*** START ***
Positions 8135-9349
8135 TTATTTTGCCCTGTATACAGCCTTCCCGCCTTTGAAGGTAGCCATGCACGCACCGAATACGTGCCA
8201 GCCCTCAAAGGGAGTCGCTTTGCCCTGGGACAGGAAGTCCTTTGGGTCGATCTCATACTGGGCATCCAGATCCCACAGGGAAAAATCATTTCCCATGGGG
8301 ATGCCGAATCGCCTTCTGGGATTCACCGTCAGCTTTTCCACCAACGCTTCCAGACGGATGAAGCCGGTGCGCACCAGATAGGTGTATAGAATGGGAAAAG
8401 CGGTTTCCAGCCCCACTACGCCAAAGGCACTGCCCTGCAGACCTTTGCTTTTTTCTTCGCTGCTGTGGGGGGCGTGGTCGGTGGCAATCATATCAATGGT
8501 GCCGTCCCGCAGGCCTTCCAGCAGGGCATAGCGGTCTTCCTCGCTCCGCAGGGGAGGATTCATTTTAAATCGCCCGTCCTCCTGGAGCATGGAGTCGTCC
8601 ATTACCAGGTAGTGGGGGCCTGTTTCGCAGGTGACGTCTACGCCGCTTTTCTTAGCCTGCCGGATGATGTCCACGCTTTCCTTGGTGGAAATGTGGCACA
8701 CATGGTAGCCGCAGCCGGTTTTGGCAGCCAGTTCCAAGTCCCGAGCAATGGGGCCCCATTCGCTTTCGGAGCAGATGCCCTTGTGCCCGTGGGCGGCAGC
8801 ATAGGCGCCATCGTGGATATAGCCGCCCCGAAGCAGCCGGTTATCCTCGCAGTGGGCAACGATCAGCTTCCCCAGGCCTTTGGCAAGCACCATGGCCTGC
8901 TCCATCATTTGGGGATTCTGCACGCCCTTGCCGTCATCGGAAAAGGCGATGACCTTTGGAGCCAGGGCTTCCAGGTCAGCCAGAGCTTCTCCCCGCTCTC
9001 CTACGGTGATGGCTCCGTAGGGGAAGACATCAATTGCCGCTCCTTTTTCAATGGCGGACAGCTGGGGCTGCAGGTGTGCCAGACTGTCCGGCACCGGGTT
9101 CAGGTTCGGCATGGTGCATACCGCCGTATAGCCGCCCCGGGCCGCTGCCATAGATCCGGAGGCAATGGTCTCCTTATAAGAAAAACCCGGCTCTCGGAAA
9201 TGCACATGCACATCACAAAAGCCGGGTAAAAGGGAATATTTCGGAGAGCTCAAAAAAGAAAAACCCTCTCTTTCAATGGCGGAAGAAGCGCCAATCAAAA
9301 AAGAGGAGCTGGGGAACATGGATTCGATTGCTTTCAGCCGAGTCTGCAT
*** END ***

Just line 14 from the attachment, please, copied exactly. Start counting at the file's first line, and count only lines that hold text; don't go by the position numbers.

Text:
9301 AAGAGGAGCTGGGGAACATGGATTCGATTGCTTTCAGCCGAGTCTGCAT